The Qing Invention of Nature: Environment and Identity in Northeast China and Mongolia, 1750-1850
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CitationSchlesinger, Jonathan. 2012. The Qing Invention of Nature: Environment and Identity in Northeast China and Mongolia, 1750-1850. Doctoral dissertation, Harvard University.
AbstractThis dissertation studies the nexus of empire, environment, and market that defined Qing China in 1750-1850, when unprecedented commercial expansion and a rush for natural resources – including furs, pharmaceuticals, and precious minerals – transformed the ecology of China and its borderlands. That boom, no less than today’s, had profound institutional, ideological, and environmental causes and consequences. Nature itself was redefined. In this thesis, I show that it was the activism, not the atavism, of early modern empire that produced “nature.” Wilderness as such was not a state of nature: it reflected the nature of the state. Imperial efforts to elaborate and preserve “pure” ethnic homelands during the boom were at the center of this process. Using archival materials from Northeast China and Mongolia as case studies, the dissertation reassesses the view that homesteaders transformed China’s frontiers from wilderness to breadbasket after 1850. I argue instead that, like the Russian East and American West, the Qing empire’s North was never a “primitive wilderness” – it only seemed so to late 19th century observers. Manchuria and Mongolia, in fact, had served local and global markets. The boom years of the 1700s in particular witnessed a surge in poaching, commercial licensing, and violent “purification” campaigns to restore the environment, stem migration, and promote “traditional” land-use patterns. Results were mixed; conservation succeeded in some territories, while others suffered dramatic environmental change: emptied of fur-bearing animals, stripped of wild pharmaceuticals, left bare around abandoned worker camps. Beginning with changes in material culture in the metropole, the dissertation follows the commodity chain to production sites in the frontier, providing a fresh look at the politics of resource production and nature protection in the Qing empire.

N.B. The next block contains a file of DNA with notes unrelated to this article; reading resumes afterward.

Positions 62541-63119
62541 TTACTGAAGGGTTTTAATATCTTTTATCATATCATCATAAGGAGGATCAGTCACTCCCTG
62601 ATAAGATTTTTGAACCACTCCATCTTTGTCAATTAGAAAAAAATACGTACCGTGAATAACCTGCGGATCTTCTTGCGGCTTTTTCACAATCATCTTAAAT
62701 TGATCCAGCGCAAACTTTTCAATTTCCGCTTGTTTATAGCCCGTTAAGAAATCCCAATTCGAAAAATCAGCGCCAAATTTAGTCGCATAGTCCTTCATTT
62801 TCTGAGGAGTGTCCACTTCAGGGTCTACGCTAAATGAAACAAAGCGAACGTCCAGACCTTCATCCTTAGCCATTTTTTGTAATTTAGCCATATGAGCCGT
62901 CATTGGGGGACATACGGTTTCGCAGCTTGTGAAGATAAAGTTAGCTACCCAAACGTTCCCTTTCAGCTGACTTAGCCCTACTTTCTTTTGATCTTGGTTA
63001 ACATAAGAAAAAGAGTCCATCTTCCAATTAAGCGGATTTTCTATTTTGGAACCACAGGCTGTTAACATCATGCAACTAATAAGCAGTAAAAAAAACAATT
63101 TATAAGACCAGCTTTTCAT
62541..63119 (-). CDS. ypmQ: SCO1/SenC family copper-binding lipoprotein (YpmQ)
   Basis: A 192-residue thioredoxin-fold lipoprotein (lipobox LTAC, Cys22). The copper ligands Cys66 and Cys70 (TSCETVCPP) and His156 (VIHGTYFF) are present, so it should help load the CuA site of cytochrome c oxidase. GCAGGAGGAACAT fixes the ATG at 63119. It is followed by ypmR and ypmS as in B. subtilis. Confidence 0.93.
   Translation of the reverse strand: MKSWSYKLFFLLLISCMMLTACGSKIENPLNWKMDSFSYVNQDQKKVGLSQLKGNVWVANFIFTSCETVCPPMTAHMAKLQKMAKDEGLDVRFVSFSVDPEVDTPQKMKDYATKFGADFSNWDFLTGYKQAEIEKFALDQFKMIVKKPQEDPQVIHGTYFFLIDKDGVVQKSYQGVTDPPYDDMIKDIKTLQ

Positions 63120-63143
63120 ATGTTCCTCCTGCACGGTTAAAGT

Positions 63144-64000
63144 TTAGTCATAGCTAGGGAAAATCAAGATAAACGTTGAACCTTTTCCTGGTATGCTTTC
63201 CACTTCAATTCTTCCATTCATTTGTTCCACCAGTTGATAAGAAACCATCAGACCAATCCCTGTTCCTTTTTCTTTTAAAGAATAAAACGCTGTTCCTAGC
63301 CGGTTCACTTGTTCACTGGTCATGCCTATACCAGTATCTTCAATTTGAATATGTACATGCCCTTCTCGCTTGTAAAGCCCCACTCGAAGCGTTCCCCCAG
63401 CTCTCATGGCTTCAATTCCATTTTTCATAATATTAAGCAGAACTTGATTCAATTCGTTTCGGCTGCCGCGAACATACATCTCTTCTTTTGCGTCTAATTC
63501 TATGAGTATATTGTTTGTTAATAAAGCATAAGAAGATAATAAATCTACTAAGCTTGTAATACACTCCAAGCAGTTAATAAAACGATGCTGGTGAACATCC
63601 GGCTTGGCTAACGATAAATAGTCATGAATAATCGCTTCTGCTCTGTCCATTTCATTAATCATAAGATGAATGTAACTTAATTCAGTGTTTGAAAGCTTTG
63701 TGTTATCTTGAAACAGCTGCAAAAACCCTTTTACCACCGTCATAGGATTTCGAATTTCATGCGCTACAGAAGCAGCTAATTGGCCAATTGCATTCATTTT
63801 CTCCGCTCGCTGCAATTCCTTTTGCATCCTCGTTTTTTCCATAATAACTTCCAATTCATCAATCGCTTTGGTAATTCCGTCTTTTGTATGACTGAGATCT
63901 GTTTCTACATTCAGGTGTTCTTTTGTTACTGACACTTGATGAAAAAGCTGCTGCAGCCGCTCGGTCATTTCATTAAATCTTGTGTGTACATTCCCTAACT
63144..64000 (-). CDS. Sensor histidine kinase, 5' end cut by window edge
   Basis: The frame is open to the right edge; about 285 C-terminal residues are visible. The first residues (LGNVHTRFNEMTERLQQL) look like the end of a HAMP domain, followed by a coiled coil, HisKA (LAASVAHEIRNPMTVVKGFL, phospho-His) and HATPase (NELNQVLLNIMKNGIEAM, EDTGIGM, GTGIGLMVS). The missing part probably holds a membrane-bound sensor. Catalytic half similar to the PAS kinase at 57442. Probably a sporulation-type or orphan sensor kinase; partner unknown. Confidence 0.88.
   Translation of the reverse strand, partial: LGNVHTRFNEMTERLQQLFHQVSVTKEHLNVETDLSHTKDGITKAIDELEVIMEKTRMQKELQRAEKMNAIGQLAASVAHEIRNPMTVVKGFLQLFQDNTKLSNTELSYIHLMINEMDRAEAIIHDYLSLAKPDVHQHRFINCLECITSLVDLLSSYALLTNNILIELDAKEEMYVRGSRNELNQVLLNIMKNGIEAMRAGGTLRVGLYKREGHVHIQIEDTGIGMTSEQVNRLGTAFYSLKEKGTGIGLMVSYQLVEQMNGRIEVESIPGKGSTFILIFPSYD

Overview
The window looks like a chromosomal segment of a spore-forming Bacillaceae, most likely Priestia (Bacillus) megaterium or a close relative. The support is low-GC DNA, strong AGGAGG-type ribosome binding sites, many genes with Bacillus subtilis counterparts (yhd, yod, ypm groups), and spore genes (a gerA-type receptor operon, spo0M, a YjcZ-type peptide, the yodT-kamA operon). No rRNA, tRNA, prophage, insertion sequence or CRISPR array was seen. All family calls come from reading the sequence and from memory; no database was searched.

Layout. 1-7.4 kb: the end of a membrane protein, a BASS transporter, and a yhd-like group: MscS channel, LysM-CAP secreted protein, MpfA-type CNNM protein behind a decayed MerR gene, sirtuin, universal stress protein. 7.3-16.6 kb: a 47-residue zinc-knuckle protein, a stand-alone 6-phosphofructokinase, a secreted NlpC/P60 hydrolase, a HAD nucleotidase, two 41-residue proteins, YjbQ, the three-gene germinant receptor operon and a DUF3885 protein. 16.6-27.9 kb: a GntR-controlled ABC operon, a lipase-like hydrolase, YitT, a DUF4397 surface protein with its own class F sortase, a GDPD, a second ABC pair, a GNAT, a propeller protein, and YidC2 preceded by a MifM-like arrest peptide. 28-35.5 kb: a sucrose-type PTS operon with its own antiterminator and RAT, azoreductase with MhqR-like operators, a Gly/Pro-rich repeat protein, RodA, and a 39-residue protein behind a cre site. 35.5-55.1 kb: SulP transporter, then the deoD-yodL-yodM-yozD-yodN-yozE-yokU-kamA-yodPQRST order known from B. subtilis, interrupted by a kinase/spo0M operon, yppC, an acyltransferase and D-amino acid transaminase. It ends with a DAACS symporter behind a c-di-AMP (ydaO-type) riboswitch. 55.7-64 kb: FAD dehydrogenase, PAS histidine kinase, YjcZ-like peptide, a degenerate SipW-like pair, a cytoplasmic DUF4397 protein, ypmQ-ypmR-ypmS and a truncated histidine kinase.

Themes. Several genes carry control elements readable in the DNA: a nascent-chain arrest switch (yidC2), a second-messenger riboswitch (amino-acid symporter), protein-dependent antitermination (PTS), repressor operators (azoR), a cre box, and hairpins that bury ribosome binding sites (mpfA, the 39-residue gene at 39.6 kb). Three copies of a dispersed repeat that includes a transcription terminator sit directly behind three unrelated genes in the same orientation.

Citable link to this pagehttp://nrs.harvard.edu/urn-3:HUL.InstRepos:9773744
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